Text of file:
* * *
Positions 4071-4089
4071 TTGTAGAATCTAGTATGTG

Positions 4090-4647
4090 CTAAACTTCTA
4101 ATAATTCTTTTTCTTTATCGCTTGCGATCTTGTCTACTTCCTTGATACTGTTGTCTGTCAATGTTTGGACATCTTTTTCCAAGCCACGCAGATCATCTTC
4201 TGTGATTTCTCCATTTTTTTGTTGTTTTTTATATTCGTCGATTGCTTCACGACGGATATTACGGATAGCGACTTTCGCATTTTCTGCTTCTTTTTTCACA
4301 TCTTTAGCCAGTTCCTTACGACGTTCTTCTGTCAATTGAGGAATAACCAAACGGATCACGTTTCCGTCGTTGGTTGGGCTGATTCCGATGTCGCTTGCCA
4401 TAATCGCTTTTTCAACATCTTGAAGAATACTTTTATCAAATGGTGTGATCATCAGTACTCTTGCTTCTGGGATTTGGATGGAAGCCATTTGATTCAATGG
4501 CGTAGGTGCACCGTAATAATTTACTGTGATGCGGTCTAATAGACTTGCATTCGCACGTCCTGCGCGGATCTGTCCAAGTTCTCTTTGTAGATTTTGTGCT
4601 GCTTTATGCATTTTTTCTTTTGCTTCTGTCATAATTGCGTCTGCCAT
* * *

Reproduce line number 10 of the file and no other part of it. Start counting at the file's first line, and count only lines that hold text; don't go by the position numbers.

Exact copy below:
4601 GCTTTATGCATTTTTTCTTTTGCTTCTGTCATAATTGCGTCTGCCAT